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BMJ Open. 2019 May 27;9(5):e026748. doi: 10.1136/bmjopen-2018-026748.

User-testing an interactive option grid decision aid for prostate cancer screening: lessons to improve usability.

Author information

1
The Dartmouth Institute for Health Policy and Clinical Practice, Dartmouth College, Hanover, New Hampshire, USA.
2
Radboud University Medical Centre, Radboud University, Nijmegen, The Netherlands.
3
Department of Obstetrics and Gynaecology, Radboud University Nijmegen Medical Centre, Nijmegen, The Netherlands.

Abstract

OBJECTIVE:

To user-test a web-based, interactive Option Grid decision aid 'prostate-specific antigen (PSA) test: yes or no?' to determine its usability, acceptability and feasibility with men of high and low health literacy.

DESIGN:

A semi-structured interview study.

SETTING:

Interviews were conducted at a senior centre, academic hospital or college library in New Hampshire and Vermont.

PARTICIPANTS:

Individuals over 45 years of age with no history of prostate cancer who voluntarily contacted study authors after viewing local invitations were eligible for inclusion. Twenty interviews were conducted: 10 participants had not completed a college degree, of which eight had low health literacy, and 10 participants had high health literacy.

INTERVENTION:

An interactive, web-based Option Grid patient decision aid for considering whether or not to have a PSA test.

RESULTS:

Users with lower health literacy levels were able to understand the content in the tool but were not able to navigate the Option Grid independent of assistance. The tool was used independently by men with high health literacy. In terms of acceptability, the flow of questions and answers embedded in the tool did not seem intuitive to some users who preferred seeing more risk information related to age and family history. Users envisioned that the tool could be feasibly implemented in clinical workflows.

CONCLUSION:

Men in our sample with limited health literacy had difficulty navigating the Option Grid, thus suggesting that the tool was not appropriately designed to be usable by all audiences. The information provided in the tool is acceptable, but users preferred to view personalised risk information. Some participants could envision using this tool prior to an encounter in order to facilitate a better dialogue with their clinician.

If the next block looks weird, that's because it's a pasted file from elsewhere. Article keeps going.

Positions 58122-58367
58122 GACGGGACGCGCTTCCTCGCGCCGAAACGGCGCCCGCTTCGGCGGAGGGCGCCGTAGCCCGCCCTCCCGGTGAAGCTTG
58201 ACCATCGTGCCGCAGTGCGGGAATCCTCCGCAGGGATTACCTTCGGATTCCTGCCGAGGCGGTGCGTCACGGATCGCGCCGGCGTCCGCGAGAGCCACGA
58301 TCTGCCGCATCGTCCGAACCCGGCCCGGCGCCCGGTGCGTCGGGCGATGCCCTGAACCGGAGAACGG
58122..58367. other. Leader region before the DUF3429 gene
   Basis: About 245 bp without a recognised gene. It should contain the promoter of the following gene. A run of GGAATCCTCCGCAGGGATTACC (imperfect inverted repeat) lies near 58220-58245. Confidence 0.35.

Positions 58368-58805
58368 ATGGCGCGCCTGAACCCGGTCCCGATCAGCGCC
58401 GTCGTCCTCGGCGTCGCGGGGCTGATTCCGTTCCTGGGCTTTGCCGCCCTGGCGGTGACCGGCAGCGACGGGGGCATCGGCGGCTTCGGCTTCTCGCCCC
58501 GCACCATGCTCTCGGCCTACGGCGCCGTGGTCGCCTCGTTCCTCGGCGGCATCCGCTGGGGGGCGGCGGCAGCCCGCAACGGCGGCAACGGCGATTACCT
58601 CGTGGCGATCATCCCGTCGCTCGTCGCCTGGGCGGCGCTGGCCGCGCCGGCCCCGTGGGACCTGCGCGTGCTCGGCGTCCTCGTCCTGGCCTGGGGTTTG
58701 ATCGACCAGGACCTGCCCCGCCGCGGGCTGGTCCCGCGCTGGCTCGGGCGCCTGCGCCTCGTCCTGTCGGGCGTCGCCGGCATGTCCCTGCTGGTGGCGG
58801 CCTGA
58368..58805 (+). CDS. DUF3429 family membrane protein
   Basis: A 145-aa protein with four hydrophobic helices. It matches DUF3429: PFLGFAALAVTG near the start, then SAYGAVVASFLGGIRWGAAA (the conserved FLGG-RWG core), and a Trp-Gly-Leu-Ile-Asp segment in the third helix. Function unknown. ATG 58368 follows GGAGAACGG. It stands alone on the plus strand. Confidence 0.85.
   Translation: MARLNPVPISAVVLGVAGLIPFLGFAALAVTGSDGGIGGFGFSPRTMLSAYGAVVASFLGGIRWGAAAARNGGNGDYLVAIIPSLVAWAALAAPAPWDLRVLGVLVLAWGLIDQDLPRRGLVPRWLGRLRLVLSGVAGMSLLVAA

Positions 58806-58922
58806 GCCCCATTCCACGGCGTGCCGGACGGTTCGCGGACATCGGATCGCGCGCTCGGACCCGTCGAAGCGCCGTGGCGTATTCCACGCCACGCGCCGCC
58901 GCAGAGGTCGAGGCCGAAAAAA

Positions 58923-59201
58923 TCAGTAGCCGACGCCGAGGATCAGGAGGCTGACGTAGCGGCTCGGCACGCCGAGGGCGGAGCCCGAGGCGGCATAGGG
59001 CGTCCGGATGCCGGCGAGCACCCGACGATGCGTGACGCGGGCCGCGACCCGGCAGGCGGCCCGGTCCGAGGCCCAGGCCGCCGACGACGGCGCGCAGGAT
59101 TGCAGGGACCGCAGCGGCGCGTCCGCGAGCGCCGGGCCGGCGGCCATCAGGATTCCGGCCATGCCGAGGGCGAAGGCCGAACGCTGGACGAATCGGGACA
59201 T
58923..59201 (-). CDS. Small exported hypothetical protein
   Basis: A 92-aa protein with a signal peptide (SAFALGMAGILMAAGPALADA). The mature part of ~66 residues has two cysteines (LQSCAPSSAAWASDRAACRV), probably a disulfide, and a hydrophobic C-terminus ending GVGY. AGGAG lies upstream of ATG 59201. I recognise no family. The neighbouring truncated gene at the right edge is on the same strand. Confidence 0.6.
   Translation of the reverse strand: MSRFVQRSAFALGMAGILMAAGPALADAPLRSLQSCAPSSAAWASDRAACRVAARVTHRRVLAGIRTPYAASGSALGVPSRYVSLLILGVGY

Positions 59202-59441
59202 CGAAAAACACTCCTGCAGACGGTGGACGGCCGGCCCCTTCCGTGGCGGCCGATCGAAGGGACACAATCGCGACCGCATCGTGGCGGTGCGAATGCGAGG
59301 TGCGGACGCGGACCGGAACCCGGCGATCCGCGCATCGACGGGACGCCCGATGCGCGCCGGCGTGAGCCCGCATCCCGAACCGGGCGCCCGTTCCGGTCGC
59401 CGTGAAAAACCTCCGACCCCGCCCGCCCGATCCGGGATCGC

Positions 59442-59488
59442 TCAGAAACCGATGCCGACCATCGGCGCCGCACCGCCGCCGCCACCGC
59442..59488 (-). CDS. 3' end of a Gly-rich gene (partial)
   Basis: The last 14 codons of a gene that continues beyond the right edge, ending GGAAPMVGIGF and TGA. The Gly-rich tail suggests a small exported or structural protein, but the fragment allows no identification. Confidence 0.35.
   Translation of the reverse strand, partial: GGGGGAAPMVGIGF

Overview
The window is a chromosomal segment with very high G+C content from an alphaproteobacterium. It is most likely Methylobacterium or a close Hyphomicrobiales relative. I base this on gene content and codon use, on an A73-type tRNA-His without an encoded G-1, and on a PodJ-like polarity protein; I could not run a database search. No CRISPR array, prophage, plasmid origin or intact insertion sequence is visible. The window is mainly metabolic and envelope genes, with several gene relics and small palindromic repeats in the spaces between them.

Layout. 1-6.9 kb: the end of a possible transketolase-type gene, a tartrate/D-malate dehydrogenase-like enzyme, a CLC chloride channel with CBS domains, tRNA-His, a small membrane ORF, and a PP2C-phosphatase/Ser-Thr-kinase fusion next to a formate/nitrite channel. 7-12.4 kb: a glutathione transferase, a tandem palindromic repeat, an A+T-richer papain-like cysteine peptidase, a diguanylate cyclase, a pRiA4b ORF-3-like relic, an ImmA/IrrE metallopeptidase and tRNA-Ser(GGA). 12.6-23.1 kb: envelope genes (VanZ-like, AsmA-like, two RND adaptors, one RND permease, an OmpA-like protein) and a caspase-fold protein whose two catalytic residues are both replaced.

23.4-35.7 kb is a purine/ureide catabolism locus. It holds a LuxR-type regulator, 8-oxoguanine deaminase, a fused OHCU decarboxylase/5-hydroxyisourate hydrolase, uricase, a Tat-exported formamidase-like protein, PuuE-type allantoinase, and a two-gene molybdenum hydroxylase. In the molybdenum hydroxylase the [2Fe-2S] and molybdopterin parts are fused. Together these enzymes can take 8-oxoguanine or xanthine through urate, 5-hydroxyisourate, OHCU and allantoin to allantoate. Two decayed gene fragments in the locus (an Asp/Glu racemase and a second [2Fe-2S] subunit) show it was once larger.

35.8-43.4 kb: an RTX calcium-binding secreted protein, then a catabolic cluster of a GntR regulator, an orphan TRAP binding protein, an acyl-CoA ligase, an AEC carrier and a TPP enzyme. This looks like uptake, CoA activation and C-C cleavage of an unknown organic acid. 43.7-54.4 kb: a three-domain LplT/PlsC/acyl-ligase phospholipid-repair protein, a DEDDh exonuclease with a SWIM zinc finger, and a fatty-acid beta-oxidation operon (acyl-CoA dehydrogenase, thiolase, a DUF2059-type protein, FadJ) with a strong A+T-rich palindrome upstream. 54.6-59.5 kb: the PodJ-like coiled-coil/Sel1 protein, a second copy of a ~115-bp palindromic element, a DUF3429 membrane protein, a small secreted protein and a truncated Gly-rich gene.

ETHICS APPROVAL:

The study received ethical approval from the Dartmouth College Committee for the Protection of Human Subjects (STUDY00030116).

KEYWORDS:

health literacy; option grid patient decision aids; prostate-specific antigen test; think-aloud; user-testing; web-based, interactive decision aids

Conflict of interest statement

Competing interests: The Option Grid version that was shared in this work is no longer available. Interactive Option Grid patient decision aids are now available at https://health.ebsco.com/products/option-grid and produced by EBSCO Health. Past: Glyn Elwyn has edited and published books that provide royalties on sales by the publishers: the books include Shared Decision Making (Oxford University Press) and Groups (Radcliffe Press). He has in the past provided consultancy for organizations, including: 1) Emmi Solutions LLC who developed patient decision support tools; 2) National Quality Forum on the certification of decision support tools; 3) Washington State Health Department on the certification of decision support tools; 4) SciMentum LLC, Amsterdam (workshops for shared decision making). Current: Founder and Director of &think LLC which owns the registered trademark for Option Grids TM patient decision aids. Founder and Director of SHARPNETWORK LLC, a provider of training for shared decision making. He provides consultancy in the domain of shared decision making and patient decision aids to: 1) Access Community Health Network, Chicago (Federally Qualified Medical Centers); 2) EBSCO Health Option Grids TM patient decision aids. Non-financial: Glyn Elwyn’s academic interests are focused on shared decision making and coproduction. He owns copyright in measures of shared decision making and care integration, namely collaboRATE, integRATE, Observer OPTION-5 and Observer OPTION-12. These measures are freely available for use by researchers. Dr Marie-Anne Durand is a consultant to Access Community Health Network. Together with Professor Elwyn, she has developed the Option GridTM patient decision aids, which are licensed to EBSCO Health. She receives consulting income from EBSCO Health and may receive royalties in the future.

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